“I love the program and all the lecturers are among the top in their fields and they all will help you in any way they can. The university itself is so beautiful and everyone at the university is so friendly, its an amazing place to learn! The UQ physio program is really diverse with 10 internationals, Kiwis and Australians so its a crazy fun mixture of people! There are tons of other Canadians at the uni so for things like the Olympics you can always find people to celebrate Canada with if you want or are homesick :)”

“UQ is a welcoming, beautiful campus, with all kinds of different people and things to do on campus everyday. You have everything you want, from good food to a good sport atmosphere. Physiotherapy is a really close knit program, and from day one you get right into practical experiences as well as lecture format. the combination of both will give you the most out of your learning experience, for sure!”

Apply to UQ Physiotherapy School!

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Curious about UQ physiotherapy other rehabilitation sciences programs? Contact OzTREKK’s Australian Physiotherapy Schools Admissions Officer Krista McVeigh at krista@oztrekk.com, or call toll free in Canada at 1-866-698-7355.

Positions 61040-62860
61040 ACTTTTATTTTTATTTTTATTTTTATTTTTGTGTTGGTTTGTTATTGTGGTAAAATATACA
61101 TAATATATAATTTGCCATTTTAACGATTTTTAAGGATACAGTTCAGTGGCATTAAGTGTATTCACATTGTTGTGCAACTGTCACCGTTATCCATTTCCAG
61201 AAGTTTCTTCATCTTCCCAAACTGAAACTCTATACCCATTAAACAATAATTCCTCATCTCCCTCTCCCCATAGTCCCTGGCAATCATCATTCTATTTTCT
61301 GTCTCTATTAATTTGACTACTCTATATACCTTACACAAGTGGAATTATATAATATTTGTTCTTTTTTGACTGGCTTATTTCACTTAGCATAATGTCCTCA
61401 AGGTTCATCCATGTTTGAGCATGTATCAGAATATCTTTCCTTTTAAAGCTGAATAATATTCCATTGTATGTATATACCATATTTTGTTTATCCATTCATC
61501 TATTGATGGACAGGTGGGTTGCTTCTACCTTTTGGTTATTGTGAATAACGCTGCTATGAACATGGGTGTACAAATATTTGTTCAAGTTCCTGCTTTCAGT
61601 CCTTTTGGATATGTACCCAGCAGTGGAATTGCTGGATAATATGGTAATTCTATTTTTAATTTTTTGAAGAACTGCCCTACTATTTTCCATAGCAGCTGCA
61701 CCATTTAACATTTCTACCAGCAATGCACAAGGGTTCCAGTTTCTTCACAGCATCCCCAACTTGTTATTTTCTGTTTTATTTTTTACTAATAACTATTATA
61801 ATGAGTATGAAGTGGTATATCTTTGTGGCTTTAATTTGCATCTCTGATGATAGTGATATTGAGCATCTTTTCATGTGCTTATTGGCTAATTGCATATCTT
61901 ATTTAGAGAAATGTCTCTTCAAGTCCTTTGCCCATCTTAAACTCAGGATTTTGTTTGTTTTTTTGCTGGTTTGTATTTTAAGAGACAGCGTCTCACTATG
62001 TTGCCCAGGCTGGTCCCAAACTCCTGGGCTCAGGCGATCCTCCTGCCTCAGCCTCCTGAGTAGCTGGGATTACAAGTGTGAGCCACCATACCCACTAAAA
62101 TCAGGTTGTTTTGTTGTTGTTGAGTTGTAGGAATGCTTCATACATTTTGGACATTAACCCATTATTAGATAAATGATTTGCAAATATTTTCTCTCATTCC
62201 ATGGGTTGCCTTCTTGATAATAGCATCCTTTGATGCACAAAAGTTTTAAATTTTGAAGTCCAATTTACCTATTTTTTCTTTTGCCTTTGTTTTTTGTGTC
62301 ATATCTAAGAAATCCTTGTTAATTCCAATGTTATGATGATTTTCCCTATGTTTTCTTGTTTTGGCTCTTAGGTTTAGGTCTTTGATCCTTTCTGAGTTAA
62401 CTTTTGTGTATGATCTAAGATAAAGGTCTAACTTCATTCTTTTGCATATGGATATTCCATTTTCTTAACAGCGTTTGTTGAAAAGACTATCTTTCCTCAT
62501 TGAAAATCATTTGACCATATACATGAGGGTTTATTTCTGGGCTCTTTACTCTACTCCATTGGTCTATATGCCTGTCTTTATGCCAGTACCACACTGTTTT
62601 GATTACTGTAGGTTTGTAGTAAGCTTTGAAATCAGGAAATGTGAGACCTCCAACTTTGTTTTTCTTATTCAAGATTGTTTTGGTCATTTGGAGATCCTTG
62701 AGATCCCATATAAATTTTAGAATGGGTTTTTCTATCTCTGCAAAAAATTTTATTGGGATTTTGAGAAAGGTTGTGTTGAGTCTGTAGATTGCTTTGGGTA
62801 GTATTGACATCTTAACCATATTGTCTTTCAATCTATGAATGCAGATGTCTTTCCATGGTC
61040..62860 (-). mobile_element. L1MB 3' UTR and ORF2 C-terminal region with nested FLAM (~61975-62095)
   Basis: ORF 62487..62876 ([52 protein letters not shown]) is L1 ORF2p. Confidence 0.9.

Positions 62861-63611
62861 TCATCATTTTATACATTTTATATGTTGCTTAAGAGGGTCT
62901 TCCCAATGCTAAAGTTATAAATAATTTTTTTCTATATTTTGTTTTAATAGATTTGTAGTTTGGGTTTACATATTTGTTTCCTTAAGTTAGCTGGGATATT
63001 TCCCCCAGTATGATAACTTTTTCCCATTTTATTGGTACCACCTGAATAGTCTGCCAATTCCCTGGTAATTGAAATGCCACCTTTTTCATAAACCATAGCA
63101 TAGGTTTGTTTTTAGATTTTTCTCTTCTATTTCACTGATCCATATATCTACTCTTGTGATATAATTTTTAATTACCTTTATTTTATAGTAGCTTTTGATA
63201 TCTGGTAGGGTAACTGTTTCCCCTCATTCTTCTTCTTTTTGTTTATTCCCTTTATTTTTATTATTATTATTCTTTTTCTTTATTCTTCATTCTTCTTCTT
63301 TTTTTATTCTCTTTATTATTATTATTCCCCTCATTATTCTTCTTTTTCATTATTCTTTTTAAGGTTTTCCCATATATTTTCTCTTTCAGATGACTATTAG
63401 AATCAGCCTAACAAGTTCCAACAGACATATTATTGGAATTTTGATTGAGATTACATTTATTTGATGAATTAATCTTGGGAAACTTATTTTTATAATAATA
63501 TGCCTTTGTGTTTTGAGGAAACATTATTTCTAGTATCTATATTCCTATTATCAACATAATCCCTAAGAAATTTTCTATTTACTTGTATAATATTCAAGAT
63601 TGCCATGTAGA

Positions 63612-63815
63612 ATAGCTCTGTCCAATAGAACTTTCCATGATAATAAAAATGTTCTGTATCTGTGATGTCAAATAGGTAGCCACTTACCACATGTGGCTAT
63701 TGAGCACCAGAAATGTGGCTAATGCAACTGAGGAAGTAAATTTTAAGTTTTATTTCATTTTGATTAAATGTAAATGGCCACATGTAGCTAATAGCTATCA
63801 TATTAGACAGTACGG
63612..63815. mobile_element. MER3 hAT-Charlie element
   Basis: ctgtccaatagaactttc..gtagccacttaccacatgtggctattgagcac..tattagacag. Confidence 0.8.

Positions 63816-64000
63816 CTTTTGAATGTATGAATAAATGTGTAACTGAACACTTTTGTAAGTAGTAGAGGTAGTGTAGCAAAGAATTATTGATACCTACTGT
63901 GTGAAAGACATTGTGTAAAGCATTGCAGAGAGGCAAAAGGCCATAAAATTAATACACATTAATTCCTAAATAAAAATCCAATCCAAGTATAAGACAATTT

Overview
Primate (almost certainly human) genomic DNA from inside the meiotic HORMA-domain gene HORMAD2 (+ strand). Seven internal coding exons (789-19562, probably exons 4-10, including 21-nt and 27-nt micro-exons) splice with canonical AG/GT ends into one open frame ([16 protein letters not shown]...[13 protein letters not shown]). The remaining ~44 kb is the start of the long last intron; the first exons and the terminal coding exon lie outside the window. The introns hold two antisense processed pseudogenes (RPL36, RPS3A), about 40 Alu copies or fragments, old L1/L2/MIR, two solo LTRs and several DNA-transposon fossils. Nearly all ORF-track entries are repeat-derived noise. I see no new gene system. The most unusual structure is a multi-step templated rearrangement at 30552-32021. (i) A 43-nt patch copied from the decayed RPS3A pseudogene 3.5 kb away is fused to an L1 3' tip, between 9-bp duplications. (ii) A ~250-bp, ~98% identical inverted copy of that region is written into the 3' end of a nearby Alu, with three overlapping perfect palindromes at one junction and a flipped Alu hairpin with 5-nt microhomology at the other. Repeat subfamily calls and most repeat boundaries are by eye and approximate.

Tuesday, May 23rd, 2017

Turn your career dreams into reality – Study in Australia!

Getting a great education is a step in the right direction. This June, meet Australian universities in person to find out how you can turn your career dreams into reality.

Turn your career dreams into reality — Study in Australia fairs are coming to Canada

See you at the Study in Australia Fairs!

Have you been thinking about studying medicine in Australia? Are you curious about dentistry or law? What about entry requirements and the accreditation process for your program of interest? Come visit us this June to find out everything you need to know about studying in Australia.

Study in Australia – Practice in Canada!

Toronto
Venue: Hilton Toronto, Governor General Main
Date: Saturday, June 3, 2017
Time: 12 – 3 p.m.

University of British Columbia
Venue: Robson Square, Plaza Lounge
Date: Sunday, June 4, 2017
Time: 11 a.m. – 3 p.m.

Need more info? Find out more about the OzTREKK Study in Australia Fairs.

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Come meet our Australian universities to find out about what it’s like to study in Australia. Everyone is welcome to attend—you don’t need to RSVP! Questions? Send us an email at info@oztrekk.com.

Thursday, May 18th, 2017

Meet Newcastle Law School human rights professor Amy Maguire

Happy Law Week!

Meet Dr Maguire, a Senior Lecturer at Newcastle Law School. She is an expert in international human rights law and conducts research on the rights of Indigenous peoples and refugees, potential legal responses to climate change impacts, and capital punishment, among other areas. She is also an award-winning teacher who coordinates the subjects Public International Law, International Human Rights Law and Indigenous Peoples, Issues and the Law. She has a regular column in The Conversation and tweets as @DrAmyMaguire.